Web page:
Companies rush to disclose pay before committee report

Click to follow
The Independent Online

Signs that companies are rushing to anticipate the recommendations of the Greenbury Committee come in the latest survey of boardroom pay published today by remuneration advisers Monks Partnership.

The study of FT-SE 100 company annual reports carried out late last month found a "dramatic increase" in disclosure of boardroom pay and a marked move towards longer-term incentives, away from traditional executive share option schemes following concerns about their efficacy.

By the time of the survey, 48 companies disclosed the elements of named directors' remuneration, compared with only two in early December 1994.

The move towards longer-term incentive arrangements has been less pronounced, but is still significant. According to the latest study, 59 companies operated such schemes, compared with 37 last year.

The report also says a third of the best-paid directors in leading companies received no increase in fixed pay - basic salary plus the taxable value of benefits in kind - in the past year.

For the two-thirds of best-paid directors who did receive a rise, the median was 5.7 per cent.

Total earnings - fixed pay plus the proceeds of bonus arrangements and other payments excluding pension contributions and share options granted - rose 8.4 per cent in the industrial sector and 12.4 per cent in financial and property companies.

The most recently introduced of the alternative plans involve the purchase of shares by trusts. Such shares are restricted and only become the executive's property if predetermined performance conditions are met over a period of time, frequently three to five years, and if the executive still works for the firm.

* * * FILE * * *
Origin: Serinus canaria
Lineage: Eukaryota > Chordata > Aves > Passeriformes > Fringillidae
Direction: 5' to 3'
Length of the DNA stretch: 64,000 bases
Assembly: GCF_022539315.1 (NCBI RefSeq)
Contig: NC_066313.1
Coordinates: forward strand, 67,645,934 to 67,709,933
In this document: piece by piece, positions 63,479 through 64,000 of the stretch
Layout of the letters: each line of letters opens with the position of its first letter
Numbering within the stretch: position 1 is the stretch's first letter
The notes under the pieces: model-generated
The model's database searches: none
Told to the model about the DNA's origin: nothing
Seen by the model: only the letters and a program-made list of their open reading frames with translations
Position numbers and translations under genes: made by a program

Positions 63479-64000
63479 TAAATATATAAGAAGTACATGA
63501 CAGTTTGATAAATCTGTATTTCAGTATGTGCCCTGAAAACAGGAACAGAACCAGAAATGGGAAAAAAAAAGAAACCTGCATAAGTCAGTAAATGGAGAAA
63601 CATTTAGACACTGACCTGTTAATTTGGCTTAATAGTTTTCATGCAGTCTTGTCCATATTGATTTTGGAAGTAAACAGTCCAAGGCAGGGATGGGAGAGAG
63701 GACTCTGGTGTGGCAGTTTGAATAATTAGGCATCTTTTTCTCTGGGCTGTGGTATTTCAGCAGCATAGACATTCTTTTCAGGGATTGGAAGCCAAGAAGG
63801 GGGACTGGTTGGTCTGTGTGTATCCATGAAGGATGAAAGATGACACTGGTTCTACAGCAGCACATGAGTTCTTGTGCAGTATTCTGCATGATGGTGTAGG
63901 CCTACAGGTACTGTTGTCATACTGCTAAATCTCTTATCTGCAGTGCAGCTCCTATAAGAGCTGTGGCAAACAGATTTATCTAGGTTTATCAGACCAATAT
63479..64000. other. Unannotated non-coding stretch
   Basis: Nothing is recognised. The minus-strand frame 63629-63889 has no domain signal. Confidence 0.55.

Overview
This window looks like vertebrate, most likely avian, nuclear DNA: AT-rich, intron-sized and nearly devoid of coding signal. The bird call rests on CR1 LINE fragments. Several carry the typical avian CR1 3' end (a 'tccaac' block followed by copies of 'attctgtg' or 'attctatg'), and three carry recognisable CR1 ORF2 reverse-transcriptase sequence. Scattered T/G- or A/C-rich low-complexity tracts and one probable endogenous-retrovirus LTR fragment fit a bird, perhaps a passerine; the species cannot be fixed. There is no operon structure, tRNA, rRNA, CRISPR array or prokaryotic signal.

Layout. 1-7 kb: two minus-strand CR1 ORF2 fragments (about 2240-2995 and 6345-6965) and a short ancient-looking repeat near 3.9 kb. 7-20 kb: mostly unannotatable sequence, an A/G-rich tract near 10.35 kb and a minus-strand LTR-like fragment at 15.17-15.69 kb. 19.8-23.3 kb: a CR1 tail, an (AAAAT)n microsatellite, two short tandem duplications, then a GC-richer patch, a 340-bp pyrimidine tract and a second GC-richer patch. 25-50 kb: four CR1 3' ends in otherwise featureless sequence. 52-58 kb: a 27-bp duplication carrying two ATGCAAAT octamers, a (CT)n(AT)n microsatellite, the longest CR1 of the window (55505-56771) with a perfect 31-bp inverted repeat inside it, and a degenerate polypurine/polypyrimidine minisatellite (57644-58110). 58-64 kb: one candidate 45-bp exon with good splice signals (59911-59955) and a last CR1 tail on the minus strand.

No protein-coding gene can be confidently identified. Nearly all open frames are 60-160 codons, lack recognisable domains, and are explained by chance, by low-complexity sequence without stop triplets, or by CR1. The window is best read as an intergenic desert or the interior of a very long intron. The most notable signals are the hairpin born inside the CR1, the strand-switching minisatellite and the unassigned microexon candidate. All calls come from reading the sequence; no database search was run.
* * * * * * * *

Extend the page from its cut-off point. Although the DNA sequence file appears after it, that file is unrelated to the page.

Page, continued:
David Atkins, the report's editor, said: "The increase in the disclosure of the elements of executive directors' pay - what has become known as full disclosure - and remuneration arrangements over the past six months has been dramatic."

About half had opted for full disclosure by the time of the study, and more companies had taken that route since, he added. Some went further and also revealed fees earned by named non-executive directors.

Essex-based Monks also expects companies to start providing greater explanations about their approach to basic salaries as well as more information about the workings of incentive schemes.

Since many of these were complicated, "full explanation is required if shareholders are to understand a plan's objectives, its operation and the potential value of the incentive to plan participants", Mr Atkins said.